In my last column, I mentioned that the Turing Test is an important part of determining personhood. The Turing Test determines not necessarily the consciousness of a technological agent, but whether that agent does a good enough simulation of a human being’s consciousness when communicating with a human being to fool that human being into believing that ze is communicating with another human being.
“The Turing Test as a measure of consciousness is problematic. It’s an approach that’s purely based on behavioral assessments. It only tests how the subject acts and responds. The problem is that this could be simulated intelligence. It also conflates intelligence with consciousness (as already established, intelligence and consciousness are two different things).
The Turing Test also inadequately assesses intelligence. Some human behavior is unintelligent (e.g. random, unpredictable, chaotic, inconsistent, and irrational behavior). Moreover, some intelligent behavior is characteristically non-human in nature, but that doesn’t make it unintelligent or a sign of lack of subjective awareness.”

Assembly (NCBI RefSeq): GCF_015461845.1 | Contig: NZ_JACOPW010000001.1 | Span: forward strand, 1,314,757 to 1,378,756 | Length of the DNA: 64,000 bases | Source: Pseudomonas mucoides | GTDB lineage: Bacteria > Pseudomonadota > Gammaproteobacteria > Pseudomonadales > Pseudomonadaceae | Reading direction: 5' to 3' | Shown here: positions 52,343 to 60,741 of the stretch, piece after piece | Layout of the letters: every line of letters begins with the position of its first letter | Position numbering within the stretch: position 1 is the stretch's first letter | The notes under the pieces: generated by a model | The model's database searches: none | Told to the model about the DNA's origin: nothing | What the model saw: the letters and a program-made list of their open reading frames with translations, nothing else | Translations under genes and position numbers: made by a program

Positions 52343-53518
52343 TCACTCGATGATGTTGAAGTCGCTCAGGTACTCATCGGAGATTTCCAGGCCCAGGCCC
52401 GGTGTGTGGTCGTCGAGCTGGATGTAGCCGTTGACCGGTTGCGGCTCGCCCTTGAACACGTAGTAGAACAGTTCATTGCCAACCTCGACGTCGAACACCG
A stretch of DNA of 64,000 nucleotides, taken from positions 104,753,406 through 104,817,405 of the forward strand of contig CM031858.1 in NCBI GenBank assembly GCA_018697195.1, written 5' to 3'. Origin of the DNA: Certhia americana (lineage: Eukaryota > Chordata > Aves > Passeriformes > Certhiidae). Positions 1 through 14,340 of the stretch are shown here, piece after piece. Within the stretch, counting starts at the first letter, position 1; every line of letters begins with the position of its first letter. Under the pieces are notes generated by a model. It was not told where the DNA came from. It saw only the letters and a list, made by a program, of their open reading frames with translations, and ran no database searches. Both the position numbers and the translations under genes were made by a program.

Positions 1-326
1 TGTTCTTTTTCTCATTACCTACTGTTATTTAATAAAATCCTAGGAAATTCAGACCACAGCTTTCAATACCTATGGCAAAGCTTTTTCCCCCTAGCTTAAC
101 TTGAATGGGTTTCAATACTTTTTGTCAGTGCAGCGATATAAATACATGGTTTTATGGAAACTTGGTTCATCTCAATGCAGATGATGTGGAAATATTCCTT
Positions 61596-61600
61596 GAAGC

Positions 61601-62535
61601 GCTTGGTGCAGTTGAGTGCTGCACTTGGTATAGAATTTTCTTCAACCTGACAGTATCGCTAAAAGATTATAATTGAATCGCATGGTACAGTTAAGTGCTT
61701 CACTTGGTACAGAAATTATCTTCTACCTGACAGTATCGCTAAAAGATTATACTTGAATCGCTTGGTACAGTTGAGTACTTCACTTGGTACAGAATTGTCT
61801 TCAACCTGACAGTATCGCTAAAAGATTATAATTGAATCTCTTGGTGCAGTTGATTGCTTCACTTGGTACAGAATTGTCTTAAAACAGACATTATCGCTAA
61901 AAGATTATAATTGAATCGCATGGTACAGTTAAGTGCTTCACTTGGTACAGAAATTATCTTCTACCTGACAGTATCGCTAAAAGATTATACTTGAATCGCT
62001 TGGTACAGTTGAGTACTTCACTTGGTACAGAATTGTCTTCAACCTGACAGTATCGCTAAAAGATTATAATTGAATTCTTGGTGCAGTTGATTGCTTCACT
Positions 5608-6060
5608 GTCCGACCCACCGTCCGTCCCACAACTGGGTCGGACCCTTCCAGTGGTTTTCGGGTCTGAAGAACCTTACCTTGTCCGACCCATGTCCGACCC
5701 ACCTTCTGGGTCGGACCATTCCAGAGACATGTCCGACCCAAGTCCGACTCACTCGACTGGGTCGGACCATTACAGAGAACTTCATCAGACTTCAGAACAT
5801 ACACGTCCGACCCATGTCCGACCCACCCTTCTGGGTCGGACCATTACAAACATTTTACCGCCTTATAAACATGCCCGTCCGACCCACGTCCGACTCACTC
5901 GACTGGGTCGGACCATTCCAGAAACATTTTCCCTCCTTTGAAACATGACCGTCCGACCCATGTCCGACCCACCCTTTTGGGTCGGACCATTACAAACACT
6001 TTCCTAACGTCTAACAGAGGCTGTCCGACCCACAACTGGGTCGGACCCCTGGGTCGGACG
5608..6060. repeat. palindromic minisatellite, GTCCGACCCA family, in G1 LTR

So determining a being’s sentience and consciousness will be no easy task.
Indeed, if we take the example of Cartesian doubt, we cannot completely prove the consciousness and sentience of another human being, let alone a nonhuman being who is even more different from other humans than we are to one another. In his work Meditations on First Philosophy, as Descartes attempted to create a philosophy of science derived purely from reason, he realized that because his senses could be fooled, this meant that his senses were fallible and, therefore, untrustworthy. He decided that because of this, input from his senses was too unreliable to be included in his new, reason-derived philosophy. He then set out to discover what he could prove without the input of his senses.
He didn’t get far.
Eventually, Descartes realized that all that he could prove, if he maintained his skepticism about his senses, was that he, the being doing the thinking, existed. Hence his well-known Cogito, ergo sum: I think, therefore I am. Descartes’ skepticism is important as we begin to attempt to prove the sentience of other beings. I cannot prove with certainty that you are sentient, even if we’re sitting right across from one-another, holding a conversation, if I maintain that level of doubt; I can only rely upon what my senses tell me about you (which is more in line with what the philosopher Bishop Berkeley had to say) and what my experiences with other sentient beings tell me about you.